While it’s true you should never be surprised by your performance review, it happens. In a perfect world, employees enter their annual review with a clear understanding of how their work measures up against the expectations of their position. If someone is caught off guard, it usually means there has been a lack of communication, either by the manager or the employee. In order to avoid surprises in performance reviews, two key elements are needed:
- Setting clear expectations, and
- Providing regular feedback in relation to those expectations.
This doesn’t seem to be happening as according to Gallup, only 14% of workers strongly agree that their performance reviews inspire them to improve.
“If ever there were a time to learn how to coach, a performance review during a pandemic is it.” ~Gallup
Blindness to Gaps
When I see a surprising review happen with my executive coaching clients, there is usually a blindness to performance gaps. This usually happens with leaders are faced with one of three scenarios:
- a new supervisor
- a company reorganization
- a transition to a new organization, especially if their leadership style is not a fit with the new organizational culture.
For example, one of my clients Keith (not his real name) was very effective in his last position, in fact, he was tops in achieving his KPIs on his team. When he left his position for a new one, he was excited to bring that level of experience and knowledge to his new team. But Keith’s new company is very collaborative and very relationship-oriented, whereas his previous company was all about executing results. He came from an environment where it was acceptable to steamroll over whoever you needed to get the job done, and he was rewarded for being super aggressive.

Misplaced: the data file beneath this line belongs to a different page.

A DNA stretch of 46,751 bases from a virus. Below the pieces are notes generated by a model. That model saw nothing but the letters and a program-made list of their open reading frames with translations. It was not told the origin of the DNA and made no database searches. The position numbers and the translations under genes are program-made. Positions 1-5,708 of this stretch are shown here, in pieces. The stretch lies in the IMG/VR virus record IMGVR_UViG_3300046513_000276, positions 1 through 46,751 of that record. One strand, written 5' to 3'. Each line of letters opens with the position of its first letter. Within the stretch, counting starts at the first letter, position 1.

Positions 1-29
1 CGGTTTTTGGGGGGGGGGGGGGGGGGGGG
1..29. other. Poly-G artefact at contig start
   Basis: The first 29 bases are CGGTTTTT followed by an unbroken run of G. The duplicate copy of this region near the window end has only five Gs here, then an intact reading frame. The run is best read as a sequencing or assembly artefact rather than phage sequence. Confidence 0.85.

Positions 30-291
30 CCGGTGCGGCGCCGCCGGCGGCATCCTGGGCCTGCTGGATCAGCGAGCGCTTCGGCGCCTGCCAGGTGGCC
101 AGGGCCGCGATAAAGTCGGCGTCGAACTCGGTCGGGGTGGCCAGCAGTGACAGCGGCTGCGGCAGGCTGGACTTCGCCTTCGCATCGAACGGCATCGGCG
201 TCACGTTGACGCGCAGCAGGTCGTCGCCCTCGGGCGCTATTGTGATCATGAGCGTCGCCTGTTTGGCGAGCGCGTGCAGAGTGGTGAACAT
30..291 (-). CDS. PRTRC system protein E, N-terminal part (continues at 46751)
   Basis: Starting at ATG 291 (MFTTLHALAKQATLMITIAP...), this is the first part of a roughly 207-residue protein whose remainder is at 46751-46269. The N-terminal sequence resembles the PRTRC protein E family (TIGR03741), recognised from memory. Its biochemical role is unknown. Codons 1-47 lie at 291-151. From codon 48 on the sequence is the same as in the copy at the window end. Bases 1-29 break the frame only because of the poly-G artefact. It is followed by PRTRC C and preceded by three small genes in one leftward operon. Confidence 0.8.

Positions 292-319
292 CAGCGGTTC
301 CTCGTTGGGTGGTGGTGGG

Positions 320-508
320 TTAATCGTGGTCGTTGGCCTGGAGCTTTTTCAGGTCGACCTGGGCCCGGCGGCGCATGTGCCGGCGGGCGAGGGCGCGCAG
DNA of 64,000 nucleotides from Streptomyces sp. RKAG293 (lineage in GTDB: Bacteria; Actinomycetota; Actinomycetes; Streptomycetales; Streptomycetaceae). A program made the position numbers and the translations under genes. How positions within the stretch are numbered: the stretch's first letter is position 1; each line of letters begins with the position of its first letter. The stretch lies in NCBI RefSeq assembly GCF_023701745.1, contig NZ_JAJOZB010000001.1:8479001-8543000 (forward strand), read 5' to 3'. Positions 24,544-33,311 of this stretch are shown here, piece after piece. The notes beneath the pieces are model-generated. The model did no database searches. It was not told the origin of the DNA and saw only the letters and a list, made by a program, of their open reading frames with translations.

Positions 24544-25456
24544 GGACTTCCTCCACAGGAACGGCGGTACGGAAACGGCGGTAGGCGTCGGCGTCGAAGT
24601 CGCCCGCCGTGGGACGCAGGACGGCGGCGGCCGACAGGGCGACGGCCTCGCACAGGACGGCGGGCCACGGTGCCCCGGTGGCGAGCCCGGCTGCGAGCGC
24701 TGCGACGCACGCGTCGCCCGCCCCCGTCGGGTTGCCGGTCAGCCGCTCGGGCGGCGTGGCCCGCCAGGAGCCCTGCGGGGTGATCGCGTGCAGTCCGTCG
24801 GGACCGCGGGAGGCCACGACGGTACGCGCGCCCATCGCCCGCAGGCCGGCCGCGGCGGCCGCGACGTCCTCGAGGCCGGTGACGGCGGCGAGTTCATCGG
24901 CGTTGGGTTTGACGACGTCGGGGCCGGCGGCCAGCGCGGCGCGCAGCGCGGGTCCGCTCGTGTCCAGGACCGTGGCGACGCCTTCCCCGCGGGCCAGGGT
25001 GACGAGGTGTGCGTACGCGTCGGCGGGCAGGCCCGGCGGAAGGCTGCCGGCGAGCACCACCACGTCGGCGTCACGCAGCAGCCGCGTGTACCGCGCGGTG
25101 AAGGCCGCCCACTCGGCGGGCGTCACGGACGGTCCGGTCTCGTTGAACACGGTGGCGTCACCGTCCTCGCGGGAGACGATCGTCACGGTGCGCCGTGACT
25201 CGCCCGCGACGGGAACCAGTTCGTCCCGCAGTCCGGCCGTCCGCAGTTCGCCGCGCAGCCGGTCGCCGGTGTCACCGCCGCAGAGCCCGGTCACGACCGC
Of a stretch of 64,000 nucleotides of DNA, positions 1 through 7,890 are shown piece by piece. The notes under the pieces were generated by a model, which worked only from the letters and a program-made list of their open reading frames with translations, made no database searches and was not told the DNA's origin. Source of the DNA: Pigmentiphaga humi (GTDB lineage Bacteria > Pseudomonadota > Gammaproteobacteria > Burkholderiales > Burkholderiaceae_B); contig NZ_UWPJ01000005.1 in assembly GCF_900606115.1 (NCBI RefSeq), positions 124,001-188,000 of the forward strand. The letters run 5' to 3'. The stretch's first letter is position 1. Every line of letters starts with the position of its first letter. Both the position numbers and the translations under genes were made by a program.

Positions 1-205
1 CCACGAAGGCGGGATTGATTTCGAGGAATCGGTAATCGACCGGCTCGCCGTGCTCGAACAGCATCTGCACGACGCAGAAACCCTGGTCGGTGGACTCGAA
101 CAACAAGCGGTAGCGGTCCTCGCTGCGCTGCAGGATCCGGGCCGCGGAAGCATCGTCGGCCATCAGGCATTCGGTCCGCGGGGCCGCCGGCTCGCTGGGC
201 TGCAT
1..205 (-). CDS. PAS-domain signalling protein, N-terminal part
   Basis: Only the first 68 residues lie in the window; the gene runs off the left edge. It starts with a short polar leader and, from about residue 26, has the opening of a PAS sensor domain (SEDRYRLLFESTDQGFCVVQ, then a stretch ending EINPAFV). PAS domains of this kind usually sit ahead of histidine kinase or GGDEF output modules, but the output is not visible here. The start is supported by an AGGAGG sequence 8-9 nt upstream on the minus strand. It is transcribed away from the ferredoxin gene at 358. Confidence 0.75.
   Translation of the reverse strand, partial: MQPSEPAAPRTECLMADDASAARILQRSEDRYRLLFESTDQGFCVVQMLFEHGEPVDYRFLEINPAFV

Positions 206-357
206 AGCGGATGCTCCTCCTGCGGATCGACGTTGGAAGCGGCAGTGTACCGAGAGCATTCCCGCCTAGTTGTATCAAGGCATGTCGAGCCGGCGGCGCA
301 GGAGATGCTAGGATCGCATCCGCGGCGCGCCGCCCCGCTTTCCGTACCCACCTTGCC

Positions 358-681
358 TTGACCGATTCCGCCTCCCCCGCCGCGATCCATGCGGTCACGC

Keith brought this same enthusiasm to his new company, and he literally thought he was killing it. He entered his performance review feeling very good and excited for the future. Instead, he was shocked to hear from his supervisor that he wasn’t fitting into the organization and instead of a raise or bonus, he was getting a 360-degree performance appraisal along with a performance improvement plan.
Luckily for Keith, he had a supervisor who was very supportive and wanted him to succeed in his new role. He suggested having Keith’s colleagues provide feedback so he could understand how others saw him and how his prior practices didn’t align with his new company’s philosophies. He came into his position having the attitude that he knew what would work best and didn’t take the time or care to read and adapt to the organizational culture. Once he heard how he was perceived by his team, he understood just how wrong he was.
This kind of surprise in a performance review can be truly hurtful because you have been blind to the behaviors that are eliciting the harsh, direct feedback.
Like Keith, many of us have a template of our performance and our standards that we think we are meeting or exceeding. When we’ve been successful at something for many years in our careers, we keep doing what we are doing because it works. However, when we get a new supervisor, we may learn that person that has a different standard or level of expectations that they may or may not have articulated. Or, we may not have heard. There’s not an end of year that goes by that I don’t have a leader in my office who is shocked they are on a performance improvement plan.